Continuous Improvement in a Mega-System

Superintendents that are effective are driven to ensure that all students succeed. And, all means all. But, they do not limit their definition of student success to just what is measured by the state test (ISAT). While they maintain goals for the state tests, such as IRI and ISAT, they actually measure students' success and progress, or rather the success of their system in many different ways. For example, one measure of success is found in high school ACT and AP exam score comparisons. A commonality among high achieving superintendents is that they define success primarily in terms of preparing kids for life beyond their systems. They value graduation rates, college placement, college readiness (i.e., not needing remediation), and college completion, with their greatest goal being that each student graduates and is prepared for whatever choice he or she wants to make beyond 12th grade (e.g., college, technical school, etc.). This might quite simply be described as seeing not a K-12 system, but rather a 12-K system. Highly effective superintendent seek to graduate kids from grade 12 and, in turn, map the system backward from that end goal. This focus on the end goal was demonstrated by an emphasis on graduation.

Because of the fact that they define achievement in relation to long term goals and by using more than just the state test, skilled superintendents see their school districts as complex systems and use data sources that are both formal (e.g., academic tests, college placement) and informal (e.g., community data, people's input, etc.) to evaluate how well their systems are working. They view the improvement process as continuous and make adjustments as needed. When they see a component of their system that is not adequately preparing students for post-secondary life or which could be improved upon, they respond by continuously refining their practices in order to "chase the lodestar of student success" (Redding, 2006).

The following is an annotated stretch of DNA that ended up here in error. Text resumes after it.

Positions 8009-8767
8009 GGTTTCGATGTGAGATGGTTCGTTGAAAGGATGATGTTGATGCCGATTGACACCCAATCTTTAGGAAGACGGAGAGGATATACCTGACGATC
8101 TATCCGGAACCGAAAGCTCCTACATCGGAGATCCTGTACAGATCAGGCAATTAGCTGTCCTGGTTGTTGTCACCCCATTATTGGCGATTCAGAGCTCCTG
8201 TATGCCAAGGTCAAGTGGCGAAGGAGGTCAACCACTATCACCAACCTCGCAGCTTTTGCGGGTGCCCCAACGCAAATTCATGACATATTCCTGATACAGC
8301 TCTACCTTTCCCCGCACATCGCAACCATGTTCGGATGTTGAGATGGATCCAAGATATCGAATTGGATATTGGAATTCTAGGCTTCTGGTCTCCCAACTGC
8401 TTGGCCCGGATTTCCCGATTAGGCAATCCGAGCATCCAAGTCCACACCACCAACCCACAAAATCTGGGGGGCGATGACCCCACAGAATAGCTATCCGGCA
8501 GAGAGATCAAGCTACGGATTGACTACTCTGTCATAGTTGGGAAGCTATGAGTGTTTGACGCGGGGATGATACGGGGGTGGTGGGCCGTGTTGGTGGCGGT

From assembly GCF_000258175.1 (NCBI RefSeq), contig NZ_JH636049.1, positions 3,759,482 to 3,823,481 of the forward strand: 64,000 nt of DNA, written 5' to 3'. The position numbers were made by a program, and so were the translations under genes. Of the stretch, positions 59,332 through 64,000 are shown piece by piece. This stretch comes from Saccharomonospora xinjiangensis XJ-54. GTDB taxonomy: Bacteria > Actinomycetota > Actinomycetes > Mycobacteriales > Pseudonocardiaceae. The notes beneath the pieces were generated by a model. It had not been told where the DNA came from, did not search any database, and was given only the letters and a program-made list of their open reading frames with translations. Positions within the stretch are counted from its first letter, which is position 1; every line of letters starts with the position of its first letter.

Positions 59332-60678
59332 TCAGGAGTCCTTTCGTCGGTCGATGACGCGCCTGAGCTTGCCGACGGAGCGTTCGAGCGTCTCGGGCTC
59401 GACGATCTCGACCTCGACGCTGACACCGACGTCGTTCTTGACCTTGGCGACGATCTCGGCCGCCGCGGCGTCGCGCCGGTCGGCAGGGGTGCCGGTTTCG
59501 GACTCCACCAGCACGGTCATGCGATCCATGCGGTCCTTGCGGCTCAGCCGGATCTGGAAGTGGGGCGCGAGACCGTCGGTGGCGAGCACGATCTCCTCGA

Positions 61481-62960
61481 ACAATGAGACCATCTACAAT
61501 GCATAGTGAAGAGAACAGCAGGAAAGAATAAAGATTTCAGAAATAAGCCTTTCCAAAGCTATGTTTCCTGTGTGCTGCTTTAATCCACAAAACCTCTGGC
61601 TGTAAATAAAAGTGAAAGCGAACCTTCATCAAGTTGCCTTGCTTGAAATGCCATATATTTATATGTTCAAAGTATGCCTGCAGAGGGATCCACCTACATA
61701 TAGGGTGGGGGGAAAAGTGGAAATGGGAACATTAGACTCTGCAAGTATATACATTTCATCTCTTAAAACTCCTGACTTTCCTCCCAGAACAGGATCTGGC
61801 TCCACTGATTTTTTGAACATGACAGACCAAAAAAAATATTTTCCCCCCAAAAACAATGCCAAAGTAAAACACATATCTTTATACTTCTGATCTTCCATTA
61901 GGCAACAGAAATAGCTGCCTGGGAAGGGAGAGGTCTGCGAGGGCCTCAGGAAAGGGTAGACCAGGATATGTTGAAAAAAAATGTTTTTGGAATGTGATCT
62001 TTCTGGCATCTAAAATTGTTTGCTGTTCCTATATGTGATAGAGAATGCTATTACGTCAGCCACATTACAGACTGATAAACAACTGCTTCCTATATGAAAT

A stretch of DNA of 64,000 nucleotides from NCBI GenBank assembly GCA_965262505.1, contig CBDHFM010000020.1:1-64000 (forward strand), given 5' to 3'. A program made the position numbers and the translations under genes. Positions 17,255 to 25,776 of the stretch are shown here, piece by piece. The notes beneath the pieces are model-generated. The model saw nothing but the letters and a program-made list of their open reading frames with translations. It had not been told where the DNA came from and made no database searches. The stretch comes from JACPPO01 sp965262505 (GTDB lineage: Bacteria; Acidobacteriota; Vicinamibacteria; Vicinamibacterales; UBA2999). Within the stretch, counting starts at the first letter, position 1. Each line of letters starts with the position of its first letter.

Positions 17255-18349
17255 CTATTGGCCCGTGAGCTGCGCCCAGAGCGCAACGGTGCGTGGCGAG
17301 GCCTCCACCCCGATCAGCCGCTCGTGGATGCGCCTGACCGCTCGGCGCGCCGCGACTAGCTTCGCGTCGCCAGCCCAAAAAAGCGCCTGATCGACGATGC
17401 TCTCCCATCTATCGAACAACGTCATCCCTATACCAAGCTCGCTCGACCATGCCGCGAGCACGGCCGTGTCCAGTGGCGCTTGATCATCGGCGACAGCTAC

Connections & Resources

The following indicators in the WISE Tool (Idaho's online planning tool) would make for natural connections for superintendents who are considering making plans related to this topic.

IA07 The district sets district, school, and student subgroup achievement targets. PDF Icon CLICK HERE Link
IA08 The school board and superintendent present a unified vision for school improvement. PDF Icon CLICK HERE Link
IA11 The district ensures that key pieces of user-friendly data are available in a timely fashion at the district, school, and classroom levels. PDF Icon CLICK HERE Link
IA12 The district intervenes early when a school is not making adequate progress. PDF Icon CLICK HERE Link
IA13 The district works with the school to provide early and intensive intervention for students not making progress. PDF Icon CLICK HERE Link
IB01 The district operates with district-level and school-level improvement teams. PDF Icon CLICK HERE Link
IB02 The district examines existing school improvement strategies being implemented across the district and determines their value, expanding, modifying, and culling as evidence suggests. PDF Icon CLICK HERE Link
IC05 The district provides a cohesive district curriculum guide aligned with state standards or otherwise places curricular expectation on the school. PDF Icon CLICK HERE Link

The resources below are provided for further exploration of this topic. They are among many tools and readings that Idaho School Superintendents have either used or cited in their work.